Bradford Royal Infirmary (BRI) has admitted liability and agreed a seven-figure compensation package with the man, who has not been named, after failing to appropriately resolve an infection which developed after routine knee replacement surgery.
The 52-year-old man, from Bradford, had initially undergone a right knee replacement in 2005 due to advanced osteoarthritis, a condition that affects the joints, but the problems persisted.
His surgeon diagnosed that he had completely worn the knee joint and a second knee replacement operation was carried out in December 2006.
When the knee continued to swell and the man started to suffer from fainting and hot sweats, he attended BRI, was given antibiotics and sent home.
At a clinic appointment days later he was still in pain so he was given intravenous antibiotics and an arthroscopic washout of his right knee.
In the following months, his knee regularly gave way.
Despite wearing a knee brace, he was unable to walk or do everyday tasks, forcing him to resign from his job as an HGV mechanic.
Abscesses developed on his knee and an operation to remove them took place in March 2009.
At this stage, swabs indicated the presence of deep longstanding infections which had been present for at least two years after the second knee replacement at BRI in 2006.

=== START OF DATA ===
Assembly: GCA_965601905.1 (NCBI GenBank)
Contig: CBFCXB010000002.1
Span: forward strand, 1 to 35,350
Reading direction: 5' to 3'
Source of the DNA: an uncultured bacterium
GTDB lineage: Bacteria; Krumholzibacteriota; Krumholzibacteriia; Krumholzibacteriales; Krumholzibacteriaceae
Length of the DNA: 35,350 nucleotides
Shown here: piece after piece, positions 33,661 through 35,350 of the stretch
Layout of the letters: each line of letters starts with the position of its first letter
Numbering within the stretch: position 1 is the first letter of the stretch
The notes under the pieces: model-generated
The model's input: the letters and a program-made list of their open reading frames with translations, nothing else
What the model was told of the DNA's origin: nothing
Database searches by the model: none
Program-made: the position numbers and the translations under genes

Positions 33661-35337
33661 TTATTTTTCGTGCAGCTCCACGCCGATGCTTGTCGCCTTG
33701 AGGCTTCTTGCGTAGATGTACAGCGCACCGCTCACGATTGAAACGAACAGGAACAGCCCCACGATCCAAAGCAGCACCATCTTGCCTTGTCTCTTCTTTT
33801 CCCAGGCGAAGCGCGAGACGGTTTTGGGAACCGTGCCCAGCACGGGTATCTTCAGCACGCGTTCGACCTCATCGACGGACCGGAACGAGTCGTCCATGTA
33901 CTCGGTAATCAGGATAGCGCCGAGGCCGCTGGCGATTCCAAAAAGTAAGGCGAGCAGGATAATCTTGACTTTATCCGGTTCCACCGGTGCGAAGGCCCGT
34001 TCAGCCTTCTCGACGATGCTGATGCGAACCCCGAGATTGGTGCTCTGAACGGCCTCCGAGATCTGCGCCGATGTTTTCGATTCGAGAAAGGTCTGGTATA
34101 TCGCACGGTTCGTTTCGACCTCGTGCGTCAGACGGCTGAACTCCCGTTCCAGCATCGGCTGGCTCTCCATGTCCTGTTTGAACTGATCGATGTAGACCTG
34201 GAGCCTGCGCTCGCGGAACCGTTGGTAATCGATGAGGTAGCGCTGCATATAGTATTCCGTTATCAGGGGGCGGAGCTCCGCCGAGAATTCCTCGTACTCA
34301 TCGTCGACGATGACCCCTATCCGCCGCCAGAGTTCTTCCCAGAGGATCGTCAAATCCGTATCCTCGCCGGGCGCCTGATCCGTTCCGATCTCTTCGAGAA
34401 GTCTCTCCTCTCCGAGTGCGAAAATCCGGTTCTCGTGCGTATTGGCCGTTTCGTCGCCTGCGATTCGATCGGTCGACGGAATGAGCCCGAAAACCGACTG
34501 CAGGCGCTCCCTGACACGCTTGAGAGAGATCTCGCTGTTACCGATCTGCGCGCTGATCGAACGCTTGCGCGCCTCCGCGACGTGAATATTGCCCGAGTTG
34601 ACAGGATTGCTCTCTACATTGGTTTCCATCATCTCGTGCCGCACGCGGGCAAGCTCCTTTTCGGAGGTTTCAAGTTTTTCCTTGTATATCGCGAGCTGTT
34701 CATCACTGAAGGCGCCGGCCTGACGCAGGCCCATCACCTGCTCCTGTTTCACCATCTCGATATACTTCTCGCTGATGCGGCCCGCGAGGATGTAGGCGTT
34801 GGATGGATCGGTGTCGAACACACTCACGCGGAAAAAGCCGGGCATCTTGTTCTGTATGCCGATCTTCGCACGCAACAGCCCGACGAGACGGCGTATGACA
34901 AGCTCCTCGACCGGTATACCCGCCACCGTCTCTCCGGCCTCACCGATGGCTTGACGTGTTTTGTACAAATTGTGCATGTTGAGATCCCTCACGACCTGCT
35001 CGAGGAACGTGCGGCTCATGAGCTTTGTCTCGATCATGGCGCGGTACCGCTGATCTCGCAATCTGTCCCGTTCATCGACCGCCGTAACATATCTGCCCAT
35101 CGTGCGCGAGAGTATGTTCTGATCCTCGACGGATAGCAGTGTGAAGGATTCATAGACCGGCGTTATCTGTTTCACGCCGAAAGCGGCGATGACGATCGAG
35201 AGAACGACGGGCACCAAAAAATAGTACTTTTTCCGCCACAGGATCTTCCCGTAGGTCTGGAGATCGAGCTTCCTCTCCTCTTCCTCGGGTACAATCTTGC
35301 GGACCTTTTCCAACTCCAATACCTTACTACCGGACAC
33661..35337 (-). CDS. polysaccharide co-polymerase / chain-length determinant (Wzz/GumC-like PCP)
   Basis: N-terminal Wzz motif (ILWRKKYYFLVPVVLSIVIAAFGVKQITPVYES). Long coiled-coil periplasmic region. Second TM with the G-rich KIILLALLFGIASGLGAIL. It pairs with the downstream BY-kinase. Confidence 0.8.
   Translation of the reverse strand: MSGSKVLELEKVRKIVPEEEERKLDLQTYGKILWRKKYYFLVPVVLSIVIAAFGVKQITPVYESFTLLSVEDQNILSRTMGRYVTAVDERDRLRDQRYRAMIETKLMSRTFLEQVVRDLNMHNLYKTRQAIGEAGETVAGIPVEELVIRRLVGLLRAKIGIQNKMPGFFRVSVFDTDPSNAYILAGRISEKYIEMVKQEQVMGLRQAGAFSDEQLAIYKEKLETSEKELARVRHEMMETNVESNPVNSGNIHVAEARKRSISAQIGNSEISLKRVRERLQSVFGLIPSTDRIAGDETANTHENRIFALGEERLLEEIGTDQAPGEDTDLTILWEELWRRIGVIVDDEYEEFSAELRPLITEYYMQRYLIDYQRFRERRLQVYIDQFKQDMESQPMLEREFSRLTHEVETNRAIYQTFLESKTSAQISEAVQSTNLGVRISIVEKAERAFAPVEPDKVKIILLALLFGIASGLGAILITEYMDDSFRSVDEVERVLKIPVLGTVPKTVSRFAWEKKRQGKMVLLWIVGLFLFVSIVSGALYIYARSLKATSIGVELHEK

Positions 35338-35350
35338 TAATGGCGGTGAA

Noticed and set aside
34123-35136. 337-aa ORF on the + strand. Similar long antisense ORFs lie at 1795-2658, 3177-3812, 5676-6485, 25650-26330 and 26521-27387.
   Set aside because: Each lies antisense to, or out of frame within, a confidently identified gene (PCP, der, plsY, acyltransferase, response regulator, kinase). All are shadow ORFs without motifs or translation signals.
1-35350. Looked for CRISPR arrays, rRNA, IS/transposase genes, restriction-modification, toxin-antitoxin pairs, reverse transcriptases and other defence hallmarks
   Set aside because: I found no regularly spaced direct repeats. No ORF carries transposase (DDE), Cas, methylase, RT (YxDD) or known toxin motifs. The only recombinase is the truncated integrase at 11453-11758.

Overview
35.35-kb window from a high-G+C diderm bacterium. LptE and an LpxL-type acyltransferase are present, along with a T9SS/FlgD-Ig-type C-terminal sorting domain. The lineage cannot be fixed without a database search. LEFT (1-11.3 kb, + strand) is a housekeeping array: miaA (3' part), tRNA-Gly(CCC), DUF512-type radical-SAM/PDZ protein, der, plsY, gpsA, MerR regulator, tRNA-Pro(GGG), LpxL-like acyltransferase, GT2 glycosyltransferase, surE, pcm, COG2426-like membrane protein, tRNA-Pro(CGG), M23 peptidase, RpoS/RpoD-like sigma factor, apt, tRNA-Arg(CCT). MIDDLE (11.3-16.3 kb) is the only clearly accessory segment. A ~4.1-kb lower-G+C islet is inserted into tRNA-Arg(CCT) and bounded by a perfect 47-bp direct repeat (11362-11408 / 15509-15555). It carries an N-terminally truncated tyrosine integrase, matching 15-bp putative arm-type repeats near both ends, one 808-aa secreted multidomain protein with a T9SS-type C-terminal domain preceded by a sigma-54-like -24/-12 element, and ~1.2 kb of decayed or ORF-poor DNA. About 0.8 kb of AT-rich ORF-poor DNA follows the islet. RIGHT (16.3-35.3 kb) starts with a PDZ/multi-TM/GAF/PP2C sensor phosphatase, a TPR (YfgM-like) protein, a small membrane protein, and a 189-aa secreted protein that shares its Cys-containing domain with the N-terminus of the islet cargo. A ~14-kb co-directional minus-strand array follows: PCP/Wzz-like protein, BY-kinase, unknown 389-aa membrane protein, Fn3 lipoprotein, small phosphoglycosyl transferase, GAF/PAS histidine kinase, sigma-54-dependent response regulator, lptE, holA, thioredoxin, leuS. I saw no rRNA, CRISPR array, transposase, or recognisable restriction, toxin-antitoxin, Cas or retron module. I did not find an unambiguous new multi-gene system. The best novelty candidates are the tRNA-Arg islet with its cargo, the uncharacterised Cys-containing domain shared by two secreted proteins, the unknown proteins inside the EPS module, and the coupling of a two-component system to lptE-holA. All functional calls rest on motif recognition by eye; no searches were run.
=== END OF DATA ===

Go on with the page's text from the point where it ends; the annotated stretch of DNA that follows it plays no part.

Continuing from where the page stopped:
The man underwent another procedure, to remove the infected prosthesis and treat the infection with antibiotics before the knee joint was replaced but his muscle tissue and ligaments were so badly damaged that his best long-term chance of improving his quality of life, he was told, was to have his leg amputated.
The amputation was carried out above his right knee in March 2011.
By then the patient had instructed Morrish Solicitors to pursue a claim for medical negligence against BRI and the subsequent investigation found that a microbiology test result from the washout in January 2007 had been positive but the result had been filed and no action taken.
A medical expert ruled that had the hospital acted on these results, the correct procedure would have been to reopen and clean the knee within one month of the second knee replacement in 2006 and the prosthesis would have been saved.
There was a complete failure by BRI to provide a reasonable standard of treatment and care to the patient, Morrish Solicitors said.
His solicitor, Jane McBennett, said: “This client consulted us because he was at the end of his tether.
“Having worked hard all his life he now found himself in the position where he was in serious financial difficulty.
“He had pursued a complaint against the hospital and his MP had taken up the matter on his behalf. Unfortunately the hospital never admitted their mistake and it was only as a result of these proceedings that the truth emerged and we were able to successfully pursue a claim for compensation.
“Whilst I am of course delighted that we have been able to secure a sound financial future for my client and his wife, he has had to pay a terrible price.”
The man said: “My disability has had a very detrimental effect on my quality of life.
“I used to be very active, having previously played semi-professional football, but now I require help and support from my family in order to undertake daily tasks.
“Hopefully, this compensation will help me be more independent than at present and allow me to purchase single floor accommodation which is properly adapted to meet my needs. It will also help to provide me with a new limb and recover some of the quality of life I have lost.”